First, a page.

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Bear Butte State Park

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Bear Butte State Park is in western South Dakota near the town of Sturgis.

Understand[edit]

Mato Paha or “Bear Mountain” is the Lakota name given to this site. To the Cheyenne, it is "Noahvose." This geological formation is one of several intrusions of igneous rock in the Black Hills that formed millions of years ago. The mountain is sacred to many American Indian tribes who come here to hold religious ceremonies. Please be respectful of worshippers and their religious practices. For more info, click here: Bear Butte State Park [1]

History[edit]

Artifacts dating back 10,000 years have been found near Bear Butte. In more recent times, however, the Cheyenne and Lakota people have maintained a spiritual tie to this mountain.

Notable leaders including Red Cloud, Crazy Horse and Sitting Bull have all visited Bear Butte. These visits culminated with an 1857 gathering of many Indian nations to discuss the advancement of white settlers into the Black Hills.

George A. Custer, who led an expedition of 1,000 men into the region, camped near the mountain. Custer verified the rumors of gold in the Black Hills. Bear Butte then served as a landmark that helped guide the rush of invading prospectors and settlers into the region.

Landscape[edit]

Flora and fauna[edit]

A buffalo herd roams the base of the butte. Buffalo are dangerous, please keep your distance and do not approach.

Climate[edit]

Get in[edit]

Located 6 miles NE of Sturgis off SD Hwy 79.

Fees/Permits[edit]

Park entrance license required: $5/day/vehicle or $23 for an annual pass. Participants in religious activities exempt.

Camping & Fees: $6/site. 16 sites (all non-electrical). Horse Camp: $8/site. 4 sites (all non-electrical). No showers. Water. Picnic shelter.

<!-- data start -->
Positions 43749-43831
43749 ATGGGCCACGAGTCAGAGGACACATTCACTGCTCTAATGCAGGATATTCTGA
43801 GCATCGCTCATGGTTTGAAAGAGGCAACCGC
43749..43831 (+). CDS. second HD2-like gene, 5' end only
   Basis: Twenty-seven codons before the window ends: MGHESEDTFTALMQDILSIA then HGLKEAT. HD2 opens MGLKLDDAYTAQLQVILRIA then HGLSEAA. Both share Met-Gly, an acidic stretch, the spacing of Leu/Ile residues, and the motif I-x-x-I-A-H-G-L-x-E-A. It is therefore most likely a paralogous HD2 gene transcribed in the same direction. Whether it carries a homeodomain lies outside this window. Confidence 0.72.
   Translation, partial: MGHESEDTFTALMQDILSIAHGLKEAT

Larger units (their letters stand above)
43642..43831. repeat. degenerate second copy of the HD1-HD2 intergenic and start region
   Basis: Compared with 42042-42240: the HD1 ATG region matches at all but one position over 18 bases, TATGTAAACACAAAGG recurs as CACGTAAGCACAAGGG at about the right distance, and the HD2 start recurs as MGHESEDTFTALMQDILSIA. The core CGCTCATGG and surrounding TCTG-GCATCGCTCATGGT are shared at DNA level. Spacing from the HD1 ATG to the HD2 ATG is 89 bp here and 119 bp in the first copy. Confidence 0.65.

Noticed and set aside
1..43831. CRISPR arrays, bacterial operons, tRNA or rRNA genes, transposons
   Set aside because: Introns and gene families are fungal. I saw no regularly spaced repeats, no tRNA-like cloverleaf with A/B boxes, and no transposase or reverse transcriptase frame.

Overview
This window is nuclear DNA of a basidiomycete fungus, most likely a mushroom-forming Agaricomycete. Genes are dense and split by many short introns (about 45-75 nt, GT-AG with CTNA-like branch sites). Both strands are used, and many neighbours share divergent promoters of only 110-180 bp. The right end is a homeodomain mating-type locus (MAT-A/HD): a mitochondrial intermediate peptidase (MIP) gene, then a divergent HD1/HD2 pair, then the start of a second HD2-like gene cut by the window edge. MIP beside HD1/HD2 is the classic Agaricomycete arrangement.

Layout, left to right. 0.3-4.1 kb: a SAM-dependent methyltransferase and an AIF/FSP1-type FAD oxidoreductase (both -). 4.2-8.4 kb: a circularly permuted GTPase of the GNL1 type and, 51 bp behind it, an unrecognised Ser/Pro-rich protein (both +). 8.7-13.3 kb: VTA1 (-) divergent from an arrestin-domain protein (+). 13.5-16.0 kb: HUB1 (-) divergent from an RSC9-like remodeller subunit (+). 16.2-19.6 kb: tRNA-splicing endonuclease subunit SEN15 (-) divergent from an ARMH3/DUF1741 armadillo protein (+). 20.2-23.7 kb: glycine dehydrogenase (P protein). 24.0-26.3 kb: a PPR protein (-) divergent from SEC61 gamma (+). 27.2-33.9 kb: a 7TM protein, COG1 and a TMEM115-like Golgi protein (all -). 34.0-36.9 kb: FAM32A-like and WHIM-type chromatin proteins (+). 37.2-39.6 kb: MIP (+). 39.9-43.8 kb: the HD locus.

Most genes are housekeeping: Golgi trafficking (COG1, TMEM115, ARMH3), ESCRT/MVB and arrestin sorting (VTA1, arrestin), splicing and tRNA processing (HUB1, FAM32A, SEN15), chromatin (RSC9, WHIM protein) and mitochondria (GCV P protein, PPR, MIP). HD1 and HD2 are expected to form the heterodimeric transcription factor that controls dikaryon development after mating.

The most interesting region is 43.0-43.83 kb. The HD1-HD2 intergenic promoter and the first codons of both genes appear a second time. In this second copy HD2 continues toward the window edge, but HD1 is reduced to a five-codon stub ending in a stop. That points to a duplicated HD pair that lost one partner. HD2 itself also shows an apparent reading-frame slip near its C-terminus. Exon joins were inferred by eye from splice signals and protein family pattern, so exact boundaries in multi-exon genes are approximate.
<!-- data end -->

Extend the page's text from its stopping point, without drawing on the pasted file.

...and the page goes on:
Get around[edit]

See[edit][add listing]

Education Center: Open 8AM to 6PM, May - Sept. Call for group arrangements.

Do[edit][add listing]

Camping. Biking. Boating. Fishing. Game/equipment checkout. Hiking. 1.85 mile Summit Trail, open 8AM to 7PM; 2.5 mile Lake Trail; Northernmost point of 111-mile Centennial Trail for hiking, biking and horseback riding. Cultural and historical interest. Horse trail and camp. Riding west of Hwy 79 only. Horseshoes. Picnic shelter. Volleyball. Buffalo herd.

Buy[edit][add listing]

Eat[edit][add listing]

Drink[edit][add listing]

Sleep[edit][add listing]

Lodging[edit]

Camping[edit]

Camping & Fees: $6/site. 16 sites (all non-electrical). Horse Camp: $8/site. 4 sites (all non-electrical). No showers. Water. Picnic shelter.

Backcountry[edit]

Stay safe[edit]

Get out[edit]

  • Fort Meade Cavalry Museum
  • 111-mile Centennial Trail
  • Sturgis Motorcycle Rally and Races in August
  • Historic City of Deadwood
  • More attractions and events can be found at www.TravelSD.com



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